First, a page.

La Paz: The discovery of mollusk shells at a midden in the Bolivian Amazon indicates that hunter-gatherers had a presence in the area 10,400 years ago, much earlier than previously known, archaeologists said.
The find was made near the Amazonian city of Trinidad, which borders Brazil, by an international scientific team led by Italian geographer Umberto Lombardo of the University of Bern and Bolivian archaeologist Jose Capriles of the University of San Andres in La Paz.
The team conducted digs in three "forest islands" spread across pastures in the Moxos plains and found "shell mounds", which were created when hunter-gatherers discarded shells, Capriles told EFE Monday.
Systematic digs were conducted at three shell mounds, but the specialists said there were hundreds of more sites spread out across the islands, which were small forests amid the plains.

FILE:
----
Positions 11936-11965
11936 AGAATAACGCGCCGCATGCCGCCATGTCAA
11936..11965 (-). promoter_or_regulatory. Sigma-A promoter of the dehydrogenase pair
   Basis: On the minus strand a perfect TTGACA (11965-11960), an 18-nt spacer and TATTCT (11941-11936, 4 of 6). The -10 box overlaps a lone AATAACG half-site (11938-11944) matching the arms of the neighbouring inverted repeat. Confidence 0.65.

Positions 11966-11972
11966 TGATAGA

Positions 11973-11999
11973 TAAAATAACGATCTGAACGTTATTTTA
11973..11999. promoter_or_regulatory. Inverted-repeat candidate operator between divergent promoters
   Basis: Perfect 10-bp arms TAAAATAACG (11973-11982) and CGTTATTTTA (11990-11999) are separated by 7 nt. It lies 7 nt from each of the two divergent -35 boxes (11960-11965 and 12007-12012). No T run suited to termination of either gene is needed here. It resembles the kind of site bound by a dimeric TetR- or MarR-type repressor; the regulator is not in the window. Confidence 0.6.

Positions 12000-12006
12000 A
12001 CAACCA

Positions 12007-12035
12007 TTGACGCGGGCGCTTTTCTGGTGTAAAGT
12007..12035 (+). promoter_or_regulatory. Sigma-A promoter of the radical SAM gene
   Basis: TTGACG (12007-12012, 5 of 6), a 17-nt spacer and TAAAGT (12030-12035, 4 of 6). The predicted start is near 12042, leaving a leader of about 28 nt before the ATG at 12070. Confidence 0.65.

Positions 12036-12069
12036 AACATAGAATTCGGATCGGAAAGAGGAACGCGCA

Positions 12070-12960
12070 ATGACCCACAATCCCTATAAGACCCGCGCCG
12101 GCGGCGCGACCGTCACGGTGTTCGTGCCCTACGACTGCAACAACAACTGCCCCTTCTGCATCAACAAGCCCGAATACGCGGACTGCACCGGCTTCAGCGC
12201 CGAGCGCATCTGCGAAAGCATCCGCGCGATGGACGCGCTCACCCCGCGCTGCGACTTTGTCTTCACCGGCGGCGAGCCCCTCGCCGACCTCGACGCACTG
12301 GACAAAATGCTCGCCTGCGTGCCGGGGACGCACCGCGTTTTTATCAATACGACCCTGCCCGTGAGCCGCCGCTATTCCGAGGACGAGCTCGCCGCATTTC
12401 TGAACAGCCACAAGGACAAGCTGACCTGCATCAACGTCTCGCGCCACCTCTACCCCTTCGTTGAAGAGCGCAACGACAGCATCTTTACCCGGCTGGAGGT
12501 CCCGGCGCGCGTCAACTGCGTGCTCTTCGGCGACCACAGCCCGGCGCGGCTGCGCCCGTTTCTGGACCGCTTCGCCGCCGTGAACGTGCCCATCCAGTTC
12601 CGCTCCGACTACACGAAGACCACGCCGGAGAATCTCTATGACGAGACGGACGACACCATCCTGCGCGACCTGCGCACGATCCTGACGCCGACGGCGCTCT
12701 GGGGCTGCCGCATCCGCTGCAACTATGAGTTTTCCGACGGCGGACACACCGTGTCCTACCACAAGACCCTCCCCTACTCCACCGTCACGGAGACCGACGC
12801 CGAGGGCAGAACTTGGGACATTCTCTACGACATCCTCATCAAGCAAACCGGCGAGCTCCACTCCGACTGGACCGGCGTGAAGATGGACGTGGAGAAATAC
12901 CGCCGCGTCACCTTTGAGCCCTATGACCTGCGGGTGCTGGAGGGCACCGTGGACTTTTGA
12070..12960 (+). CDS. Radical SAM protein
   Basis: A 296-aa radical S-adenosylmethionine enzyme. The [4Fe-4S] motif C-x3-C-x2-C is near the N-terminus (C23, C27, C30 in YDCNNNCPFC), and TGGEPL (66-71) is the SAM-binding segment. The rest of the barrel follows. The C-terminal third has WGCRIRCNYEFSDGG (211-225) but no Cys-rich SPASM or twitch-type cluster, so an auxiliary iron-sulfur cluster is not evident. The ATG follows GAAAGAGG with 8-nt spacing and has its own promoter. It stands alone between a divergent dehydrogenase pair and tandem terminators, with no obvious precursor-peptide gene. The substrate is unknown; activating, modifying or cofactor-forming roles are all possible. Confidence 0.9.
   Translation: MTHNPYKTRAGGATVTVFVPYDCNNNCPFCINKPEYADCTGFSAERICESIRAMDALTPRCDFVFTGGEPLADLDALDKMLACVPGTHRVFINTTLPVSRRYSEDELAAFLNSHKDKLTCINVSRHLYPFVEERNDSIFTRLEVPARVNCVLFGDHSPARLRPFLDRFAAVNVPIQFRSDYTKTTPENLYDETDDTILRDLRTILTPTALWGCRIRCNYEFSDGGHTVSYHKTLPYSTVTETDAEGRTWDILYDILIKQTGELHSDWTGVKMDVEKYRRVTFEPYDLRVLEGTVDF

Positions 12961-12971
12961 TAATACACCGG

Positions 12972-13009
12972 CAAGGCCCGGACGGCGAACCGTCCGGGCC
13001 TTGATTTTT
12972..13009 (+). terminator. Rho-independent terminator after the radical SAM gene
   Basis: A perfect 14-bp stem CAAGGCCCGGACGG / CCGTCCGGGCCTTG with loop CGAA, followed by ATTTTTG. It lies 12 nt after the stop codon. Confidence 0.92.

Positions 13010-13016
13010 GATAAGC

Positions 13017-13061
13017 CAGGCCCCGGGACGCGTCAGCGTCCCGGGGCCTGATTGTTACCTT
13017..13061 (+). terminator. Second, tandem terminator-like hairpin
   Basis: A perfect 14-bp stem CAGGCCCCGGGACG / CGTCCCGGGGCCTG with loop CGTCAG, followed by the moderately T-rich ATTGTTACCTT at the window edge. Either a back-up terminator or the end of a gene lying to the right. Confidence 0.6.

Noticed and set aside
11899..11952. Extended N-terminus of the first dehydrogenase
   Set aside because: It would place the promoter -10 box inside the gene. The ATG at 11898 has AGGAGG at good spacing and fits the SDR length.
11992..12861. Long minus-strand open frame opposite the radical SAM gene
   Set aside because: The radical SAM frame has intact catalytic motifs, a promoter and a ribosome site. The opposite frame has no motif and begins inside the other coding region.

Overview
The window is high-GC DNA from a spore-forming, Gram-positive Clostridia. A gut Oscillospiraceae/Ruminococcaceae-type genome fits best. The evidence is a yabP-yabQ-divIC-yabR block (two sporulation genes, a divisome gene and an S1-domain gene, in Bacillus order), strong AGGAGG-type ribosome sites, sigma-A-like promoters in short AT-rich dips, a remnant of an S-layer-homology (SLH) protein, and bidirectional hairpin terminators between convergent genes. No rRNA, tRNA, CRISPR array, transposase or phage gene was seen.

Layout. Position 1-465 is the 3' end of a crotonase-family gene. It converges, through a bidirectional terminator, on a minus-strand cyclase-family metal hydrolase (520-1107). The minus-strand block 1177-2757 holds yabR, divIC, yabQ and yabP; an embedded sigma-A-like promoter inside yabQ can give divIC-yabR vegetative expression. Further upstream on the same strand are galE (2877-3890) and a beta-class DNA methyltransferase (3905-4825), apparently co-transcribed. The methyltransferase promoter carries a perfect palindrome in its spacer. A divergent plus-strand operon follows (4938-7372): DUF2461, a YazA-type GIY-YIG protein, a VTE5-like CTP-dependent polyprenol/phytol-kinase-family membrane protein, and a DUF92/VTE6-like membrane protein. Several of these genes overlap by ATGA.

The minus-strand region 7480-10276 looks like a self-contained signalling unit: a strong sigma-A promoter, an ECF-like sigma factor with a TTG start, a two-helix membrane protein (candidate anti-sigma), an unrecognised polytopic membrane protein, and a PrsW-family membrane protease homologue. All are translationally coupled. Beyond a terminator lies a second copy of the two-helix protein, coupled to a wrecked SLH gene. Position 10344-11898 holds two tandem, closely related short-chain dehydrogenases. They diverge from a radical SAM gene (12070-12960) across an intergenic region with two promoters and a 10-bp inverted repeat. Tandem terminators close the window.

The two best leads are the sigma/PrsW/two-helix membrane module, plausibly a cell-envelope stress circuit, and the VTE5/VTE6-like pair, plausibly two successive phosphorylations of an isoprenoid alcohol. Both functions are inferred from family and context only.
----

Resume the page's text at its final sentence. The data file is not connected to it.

"The challenge for the research was to demonstrate that these accumulations had been made by human beings and not, let's say, by other agents, such as birds or other animals. The evidence appears to us to be very strong after much analysis," Capriles said.
The project, which is being funded by the Swiss National Science Foundation, has raised many questions about human settlement in the Amazon.
The digs will continue until 2014 so scientists can find more evidence, such as burial sites, of the earliest human settlers of the region.